Jump to content


Martin Lynx Compound Bow - Modify Draw Weight?

  • Please log in to reply
1 reply to this topic

#1 ko40370



  • Members
  • Pip
  • 1 posts

Posted 27 April 2008 - 07:05 AM

Hello, I have a Martin Lynx compound bow. It has a draw weight of 58 lbs with a 50% let off.
It is a bear for me to pull back and it's even tough for me to hold it while I aim. Is there a way I can modify the draw weight down to lets say 40 lbs?

#2 Jeremiah


    Hunting Resource

  • Owner/Admin
  • 3,087 posts
  • Gender:Male
  • Location:Western Pennsylvania
  • Interests:God, Family, Hunting, Archery, Outdoors, Computers, Website Development...

Posted 27 April 2008 - 12:19 PM

If my memory serves me correctly, the Lynx had at least a 10 pound (maybe even 15) draw weight adjustment. The only problem is that we don't know where the bow is at in that adjustment range right now. There are two ways to find this out.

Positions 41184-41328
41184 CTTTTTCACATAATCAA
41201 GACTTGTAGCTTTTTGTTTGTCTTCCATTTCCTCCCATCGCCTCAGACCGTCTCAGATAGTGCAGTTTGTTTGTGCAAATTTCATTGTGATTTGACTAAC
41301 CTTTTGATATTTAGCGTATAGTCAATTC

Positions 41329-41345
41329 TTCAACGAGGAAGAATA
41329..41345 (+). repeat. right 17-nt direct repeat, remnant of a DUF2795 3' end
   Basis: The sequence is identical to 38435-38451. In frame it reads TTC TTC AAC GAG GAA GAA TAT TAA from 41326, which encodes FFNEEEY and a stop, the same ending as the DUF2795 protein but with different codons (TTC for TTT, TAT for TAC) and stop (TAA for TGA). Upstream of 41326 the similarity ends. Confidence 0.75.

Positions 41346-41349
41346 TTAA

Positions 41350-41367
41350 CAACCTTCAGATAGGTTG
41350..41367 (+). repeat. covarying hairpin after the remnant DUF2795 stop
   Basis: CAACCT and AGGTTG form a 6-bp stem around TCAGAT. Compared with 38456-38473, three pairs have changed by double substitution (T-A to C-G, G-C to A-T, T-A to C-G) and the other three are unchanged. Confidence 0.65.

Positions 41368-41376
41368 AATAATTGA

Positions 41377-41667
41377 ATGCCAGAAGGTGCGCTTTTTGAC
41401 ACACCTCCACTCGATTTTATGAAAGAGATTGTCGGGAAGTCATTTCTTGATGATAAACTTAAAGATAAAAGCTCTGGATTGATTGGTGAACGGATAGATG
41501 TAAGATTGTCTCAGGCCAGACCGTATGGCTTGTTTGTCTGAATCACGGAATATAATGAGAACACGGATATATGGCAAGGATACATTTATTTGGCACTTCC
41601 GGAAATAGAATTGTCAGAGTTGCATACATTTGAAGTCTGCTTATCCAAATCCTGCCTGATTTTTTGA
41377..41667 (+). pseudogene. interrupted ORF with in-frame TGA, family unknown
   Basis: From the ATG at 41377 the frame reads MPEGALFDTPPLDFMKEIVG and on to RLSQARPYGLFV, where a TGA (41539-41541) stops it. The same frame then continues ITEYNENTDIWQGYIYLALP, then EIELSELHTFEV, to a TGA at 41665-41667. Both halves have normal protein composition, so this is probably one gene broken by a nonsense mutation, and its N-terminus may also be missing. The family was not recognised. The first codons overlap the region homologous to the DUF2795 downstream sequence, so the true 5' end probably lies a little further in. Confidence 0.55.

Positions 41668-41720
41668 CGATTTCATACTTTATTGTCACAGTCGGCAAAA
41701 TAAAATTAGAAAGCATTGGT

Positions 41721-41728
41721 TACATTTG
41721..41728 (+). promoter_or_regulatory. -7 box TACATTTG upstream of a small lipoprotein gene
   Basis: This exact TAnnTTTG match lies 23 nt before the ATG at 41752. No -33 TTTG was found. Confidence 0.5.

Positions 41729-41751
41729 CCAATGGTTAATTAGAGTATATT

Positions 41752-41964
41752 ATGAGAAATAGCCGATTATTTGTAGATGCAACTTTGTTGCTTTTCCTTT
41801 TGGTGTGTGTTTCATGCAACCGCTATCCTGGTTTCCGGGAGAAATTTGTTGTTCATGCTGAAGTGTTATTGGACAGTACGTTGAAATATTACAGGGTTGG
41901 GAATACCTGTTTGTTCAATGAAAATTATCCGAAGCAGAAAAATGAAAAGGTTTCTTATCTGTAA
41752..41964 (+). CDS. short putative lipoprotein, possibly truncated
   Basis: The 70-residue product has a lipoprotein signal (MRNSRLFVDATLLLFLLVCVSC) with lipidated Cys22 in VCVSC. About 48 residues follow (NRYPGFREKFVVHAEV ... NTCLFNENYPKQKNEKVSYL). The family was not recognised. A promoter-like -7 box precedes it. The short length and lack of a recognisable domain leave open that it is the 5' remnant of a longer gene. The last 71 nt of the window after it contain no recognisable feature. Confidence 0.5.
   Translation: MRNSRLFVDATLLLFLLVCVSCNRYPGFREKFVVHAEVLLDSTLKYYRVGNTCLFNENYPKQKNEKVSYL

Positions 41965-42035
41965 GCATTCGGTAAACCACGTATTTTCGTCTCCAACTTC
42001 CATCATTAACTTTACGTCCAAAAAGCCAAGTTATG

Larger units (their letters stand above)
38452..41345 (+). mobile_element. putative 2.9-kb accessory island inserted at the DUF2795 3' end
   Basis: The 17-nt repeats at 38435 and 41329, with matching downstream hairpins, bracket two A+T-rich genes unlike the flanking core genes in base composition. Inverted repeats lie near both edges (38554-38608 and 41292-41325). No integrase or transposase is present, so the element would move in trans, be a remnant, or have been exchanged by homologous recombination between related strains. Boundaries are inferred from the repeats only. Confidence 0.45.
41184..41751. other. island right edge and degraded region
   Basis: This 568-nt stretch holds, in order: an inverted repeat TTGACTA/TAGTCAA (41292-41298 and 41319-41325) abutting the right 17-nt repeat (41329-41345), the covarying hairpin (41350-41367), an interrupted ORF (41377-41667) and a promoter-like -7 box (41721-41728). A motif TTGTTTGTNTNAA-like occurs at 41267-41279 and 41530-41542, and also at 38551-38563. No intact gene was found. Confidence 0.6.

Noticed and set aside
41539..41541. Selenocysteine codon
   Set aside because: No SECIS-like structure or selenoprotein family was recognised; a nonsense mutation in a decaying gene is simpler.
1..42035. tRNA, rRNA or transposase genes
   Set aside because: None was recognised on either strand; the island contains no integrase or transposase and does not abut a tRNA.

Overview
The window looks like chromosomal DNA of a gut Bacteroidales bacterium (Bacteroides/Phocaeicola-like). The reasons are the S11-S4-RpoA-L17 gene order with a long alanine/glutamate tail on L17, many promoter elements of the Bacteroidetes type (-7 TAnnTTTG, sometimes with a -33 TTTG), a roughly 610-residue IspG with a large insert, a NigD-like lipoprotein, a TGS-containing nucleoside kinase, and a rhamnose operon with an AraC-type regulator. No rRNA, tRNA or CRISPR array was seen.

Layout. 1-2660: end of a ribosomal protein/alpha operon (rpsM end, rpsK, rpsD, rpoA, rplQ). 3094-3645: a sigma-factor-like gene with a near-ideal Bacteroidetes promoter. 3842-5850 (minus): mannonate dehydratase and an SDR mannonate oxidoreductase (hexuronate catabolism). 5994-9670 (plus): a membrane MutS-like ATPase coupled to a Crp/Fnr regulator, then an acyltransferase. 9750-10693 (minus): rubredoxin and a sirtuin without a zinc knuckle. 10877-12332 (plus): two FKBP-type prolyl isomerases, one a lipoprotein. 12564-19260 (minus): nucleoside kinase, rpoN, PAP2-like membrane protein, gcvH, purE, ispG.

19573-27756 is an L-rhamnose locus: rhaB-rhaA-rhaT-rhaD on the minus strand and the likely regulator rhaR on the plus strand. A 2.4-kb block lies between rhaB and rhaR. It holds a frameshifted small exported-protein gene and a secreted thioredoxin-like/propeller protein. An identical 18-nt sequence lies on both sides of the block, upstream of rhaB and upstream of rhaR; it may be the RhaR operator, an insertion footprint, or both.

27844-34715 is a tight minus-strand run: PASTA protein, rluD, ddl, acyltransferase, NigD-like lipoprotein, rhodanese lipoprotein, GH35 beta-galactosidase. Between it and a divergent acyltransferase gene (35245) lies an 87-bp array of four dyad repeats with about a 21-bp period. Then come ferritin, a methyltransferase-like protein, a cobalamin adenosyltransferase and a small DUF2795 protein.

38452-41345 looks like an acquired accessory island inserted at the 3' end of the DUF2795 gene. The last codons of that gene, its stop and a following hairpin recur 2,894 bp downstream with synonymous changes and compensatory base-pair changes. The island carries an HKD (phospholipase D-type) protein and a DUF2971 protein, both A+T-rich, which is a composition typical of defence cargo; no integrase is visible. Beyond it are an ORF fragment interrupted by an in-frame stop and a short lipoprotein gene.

One, look for a sticker on the inner limb(s).
If it is still there and legible it should at least have a "peak" or "max" draw weight listed. If it says 70#, for example, then you probably can't turn it down much more than where it is now at 58# (maybe to 55#).
Two, observe the bolts that hold the limbs to the riser. If the bolts are bottomed out (meaning tightened all the way in so that there is no gap between limbs and riser) then the bow is at peak weight and can be turned down. If there is, however, a gap with the bolts being backed off then the bow is already not at peak weight. (And since most bows go in even peak poundages - 50, 60, 70 etc. - it would most likely be a 70# bow.)

IF there is adjustment that can be made, turn the poundage down by loosening the limb bolts equal turns. (You will either need to check the poundage on a scale or contact Martin to verify how many turns out the limb bolts can be taken.) If the limb bolts are already turned down, the only way to really lower the poundage is to acquire lighter limbs. (One could also play with longer cables, but that changes draw length and bow specs.)

PA IHEA & NBEF/IBEP Instructor


0 user(s) are reading this topic

0 members, 0 guests, 0 anonymous users